Community-based day activities and supports for people with learning disabilities
Messages from 'Having a good day' - Smart commissioning
There are three key tasks: planning the transition from centre-based to community services; reconfiguring and using resources in specialist and mainstream community services to meet existing and unmet needs; developing supports that respond to the needs of individuals. Poor strategic leadership, poor partnerships, lack of emphasis on employment, and shortage of properly trained care managers are all issues of concern.
- Many people are now accessing support from a mix of services. But there are still unequal opportunities. The trend for people who need high levels of support is towards small but 'special' bases with tailored equipment and facilities . They do not have diverse opportunities and choices unless they get direct payments. F ew supported employment schemes or social firms serve people with high support needs.
- In modernising day services only a few areas have developed services that are not buildings-based and are providing support directly from people's homes. Rather, the new model of provision is characterised by smaller groups of people meeting at locality bases, which may be within shared buildings, and undertaking programmes of activity from there. It is a first step, but there is much more to do to support people to achieve more ordinary lives.
- Where new community bases have been purpose built for use by people with learning disabilities the financial investment does not appear to be paying off in terms of people's community inclusion and involvement.
- There are still problems meeting demand for employment support, even though some areas have transferred revenue or staff from day services into employment services to extend capacity. Some day services are taking an active role in preparing people for work, but generally the role of day services in relation to employment is not clear and is not being strategically led.
- Capital funding has been secured by many services that are 'modernising' and has been used mainly for new community bases. Some accessible changing facilities in community places have also been achieved using this money. Most new community day opportunities and support are being achieved, though, with no extra revenue funding. There is increased demand on fairly static, if not reducing, budgets and commissioners are having to make pragmatic compromises as a consequence.
- There remains a focus on group activities because of the number of people using community day services set against the available staff for support. Wider networks of support and more flexibility need to be developed. This is both a commissioning and a practice issue, and it is a significant barrier to achieving person-centred community activities (see Key task 3: Organising resources and Key Task 4: Building support around people).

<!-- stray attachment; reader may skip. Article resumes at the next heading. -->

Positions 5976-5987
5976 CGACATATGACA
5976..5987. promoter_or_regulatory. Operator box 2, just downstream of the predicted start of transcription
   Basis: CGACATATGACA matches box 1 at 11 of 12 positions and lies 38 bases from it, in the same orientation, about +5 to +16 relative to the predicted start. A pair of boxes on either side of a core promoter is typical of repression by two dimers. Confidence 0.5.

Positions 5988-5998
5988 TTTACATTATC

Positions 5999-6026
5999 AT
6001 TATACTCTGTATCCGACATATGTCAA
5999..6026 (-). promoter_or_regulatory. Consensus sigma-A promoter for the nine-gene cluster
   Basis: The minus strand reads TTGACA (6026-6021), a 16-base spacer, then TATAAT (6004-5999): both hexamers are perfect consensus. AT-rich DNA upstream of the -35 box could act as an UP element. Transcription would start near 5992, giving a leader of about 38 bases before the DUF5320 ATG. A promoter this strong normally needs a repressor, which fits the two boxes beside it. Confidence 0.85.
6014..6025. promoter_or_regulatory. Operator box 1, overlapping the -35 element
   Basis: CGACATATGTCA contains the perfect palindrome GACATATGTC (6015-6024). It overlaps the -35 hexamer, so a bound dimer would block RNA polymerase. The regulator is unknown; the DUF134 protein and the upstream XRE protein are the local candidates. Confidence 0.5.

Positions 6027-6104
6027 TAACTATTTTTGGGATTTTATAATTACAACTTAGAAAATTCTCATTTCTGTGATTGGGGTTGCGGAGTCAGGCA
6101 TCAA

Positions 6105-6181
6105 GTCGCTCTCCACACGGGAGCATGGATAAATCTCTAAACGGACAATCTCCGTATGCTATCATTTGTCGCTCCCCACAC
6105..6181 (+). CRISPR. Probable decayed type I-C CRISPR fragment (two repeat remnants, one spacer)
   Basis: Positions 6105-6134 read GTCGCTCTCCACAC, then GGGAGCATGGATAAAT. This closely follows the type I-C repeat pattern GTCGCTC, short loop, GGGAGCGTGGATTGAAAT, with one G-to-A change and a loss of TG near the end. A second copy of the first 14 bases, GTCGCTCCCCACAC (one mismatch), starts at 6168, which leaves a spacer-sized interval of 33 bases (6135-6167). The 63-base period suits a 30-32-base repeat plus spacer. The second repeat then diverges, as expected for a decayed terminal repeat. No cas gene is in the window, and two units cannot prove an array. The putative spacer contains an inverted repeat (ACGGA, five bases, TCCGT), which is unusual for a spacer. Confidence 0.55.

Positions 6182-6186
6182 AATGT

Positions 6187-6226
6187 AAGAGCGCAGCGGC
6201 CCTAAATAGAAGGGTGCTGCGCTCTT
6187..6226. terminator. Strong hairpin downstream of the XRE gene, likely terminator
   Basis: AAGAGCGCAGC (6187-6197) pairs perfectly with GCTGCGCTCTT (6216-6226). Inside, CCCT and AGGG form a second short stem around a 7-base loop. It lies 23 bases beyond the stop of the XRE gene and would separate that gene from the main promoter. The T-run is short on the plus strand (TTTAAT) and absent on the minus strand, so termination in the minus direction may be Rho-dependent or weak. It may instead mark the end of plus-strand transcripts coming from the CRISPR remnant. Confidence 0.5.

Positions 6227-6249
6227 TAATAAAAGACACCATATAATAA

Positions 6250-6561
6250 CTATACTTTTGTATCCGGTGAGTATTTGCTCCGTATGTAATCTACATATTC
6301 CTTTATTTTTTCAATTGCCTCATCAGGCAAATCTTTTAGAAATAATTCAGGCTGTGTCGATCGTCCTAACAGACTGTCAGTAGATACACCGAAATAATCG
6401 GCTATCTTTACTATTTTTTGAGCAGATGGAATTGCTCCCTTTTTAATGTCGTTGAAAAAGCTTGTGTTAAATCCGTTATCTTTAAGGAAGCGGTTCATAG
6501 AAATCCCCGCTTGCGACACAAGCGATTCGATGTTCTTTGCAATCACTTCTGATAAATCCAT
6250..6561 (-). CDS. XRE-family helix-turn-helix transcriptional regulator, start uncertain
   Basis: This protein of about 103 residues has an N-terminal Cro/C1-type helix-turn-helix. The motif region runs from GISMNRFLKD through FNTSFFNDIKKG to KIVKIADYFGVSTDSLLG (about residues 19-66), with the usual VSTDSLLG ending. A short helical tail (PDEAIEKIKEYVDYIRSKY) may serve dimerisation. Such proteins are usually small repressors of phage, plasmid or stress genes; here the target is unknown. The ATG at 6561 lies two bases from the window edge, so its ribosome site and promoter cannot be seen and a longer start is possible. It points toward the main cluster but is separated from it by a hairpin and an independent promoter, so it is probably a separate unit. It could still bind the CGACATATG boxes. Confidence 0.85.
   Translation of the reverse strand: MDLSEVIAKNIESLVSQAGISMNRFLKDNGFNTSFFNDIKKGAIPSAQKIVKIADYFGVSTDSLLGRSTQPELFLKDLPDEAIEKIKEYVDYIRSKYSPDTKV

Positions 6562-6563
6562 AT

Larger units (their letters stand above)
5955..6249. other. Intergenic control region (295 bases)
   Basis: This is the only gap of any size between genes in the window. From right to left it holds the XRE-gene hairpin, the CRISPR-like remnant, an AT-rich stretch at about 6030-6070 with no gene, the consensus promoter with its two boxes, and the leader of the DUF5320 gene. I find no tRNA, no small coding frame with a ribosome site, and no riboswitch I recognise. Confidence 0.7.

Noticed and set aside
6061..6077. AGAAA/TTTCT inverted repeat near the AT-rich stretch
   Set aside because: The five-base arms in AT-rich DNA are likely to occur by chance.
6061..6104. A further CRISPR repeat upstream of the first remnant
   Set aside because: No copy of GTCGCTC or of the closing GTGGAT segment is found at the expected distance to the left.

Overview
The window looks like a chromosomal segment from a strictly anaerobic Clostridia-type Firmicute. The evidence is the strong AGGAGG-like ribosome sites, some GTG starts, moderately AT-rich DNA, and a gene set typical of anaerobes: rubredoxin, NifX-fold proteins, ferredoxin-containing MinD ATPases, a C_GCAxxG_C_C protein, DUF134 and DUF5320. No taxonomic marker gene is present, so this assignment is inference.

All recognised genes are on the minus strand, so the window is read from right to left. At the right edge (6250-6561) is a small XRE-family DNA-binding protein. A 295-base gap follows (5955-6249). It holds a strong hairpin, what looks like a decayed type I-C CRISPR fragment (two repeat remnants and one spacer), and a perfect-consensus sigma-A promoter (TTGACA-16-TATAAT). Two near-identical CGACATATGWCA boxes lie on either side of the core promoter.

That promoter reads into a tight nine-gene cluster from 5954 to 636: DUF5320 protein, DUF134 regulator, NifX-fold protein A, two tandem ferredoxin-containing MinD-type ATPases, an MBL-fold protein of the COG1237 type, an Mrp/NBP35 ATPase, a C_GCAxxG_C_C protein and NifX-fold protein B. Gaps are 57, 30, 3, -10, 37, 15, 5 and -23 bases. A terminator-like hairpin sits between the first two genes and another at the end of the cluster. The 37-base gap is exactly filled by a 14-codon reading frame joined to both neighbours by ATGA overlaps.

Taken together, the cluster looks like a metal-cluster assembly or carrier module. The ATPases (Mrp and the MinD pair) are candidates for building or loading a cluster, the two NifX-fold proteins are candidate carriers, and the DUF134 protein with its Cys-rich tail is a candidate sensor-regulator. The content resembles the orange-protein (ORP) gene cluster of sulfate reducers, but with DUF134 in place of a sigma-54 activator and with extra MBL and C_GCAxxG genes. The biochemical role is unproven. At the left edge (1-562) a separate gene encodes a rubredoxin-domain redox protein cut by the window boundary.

- Removing the division between residential and day supports so that people go out from their home to do things that have a purpose for them, with the support they need, can help people to have a more ordinary life. Person-centred planning needs to be core to the services that deliver such whole-life supports. Service providers who can do this and do it well are relatively rare and need to be nurtured. Monitoring the outcomes achieved for people is essential.
- If people are not already receiving social care services, funding of support to undertake leisure pursuits may not meet Fair Access to Care Service priority criteria. But leisure is a route to new friendships and connections - natural support - which is core to a good, ordinary life as well as potentially reducing demand on social care services. It is a Catch 22 situation. Alternative avenues to support need to be commissioned so that more people can be helped to build friendships and connections through leisure.
- Information from individualised planning is not yet being used strategically to inform future developments. There needs to be a more systematic approach.
- There is no one ideal way. To some extent the shape of developments will depend on local circumstances. For instance, regeneration of community facilities is more prevalent in some areas than others, and in areas with higher levels of unemployment job-seeking may be more difficult for people with learning disabilities.
The work of local commissioners, policy makers and managers should be informed by people with learning disabilities, support workers and families. Think beyond partnership board meetings to reference groups, citizen juries, coffee mornings, open door days and more.
Make sure that everyone is clear about the ends being pursued: what is meant by community inclusion and connections, self-directed supports and so on. Talk about things in ways that everyone can understand. Make it real by unpicking terms like 'community builder', 'independent living', 'all means all', 'self-determination'... Have monitoring systems for community day services that are focused on those ends. The effectiveness of strategic commissioning and purchasing is part of local authority annual performance assessment from 2007. How will you show the effectiveness of day service modernisation and community services locally?
Think about the whole-system and the future, not just about services run by social care agencies and not just about the next year or two. Aim to develop a comprehensive and coherent network of options and support that will meet projected demand while also enabling people to have greater control over their daily lives.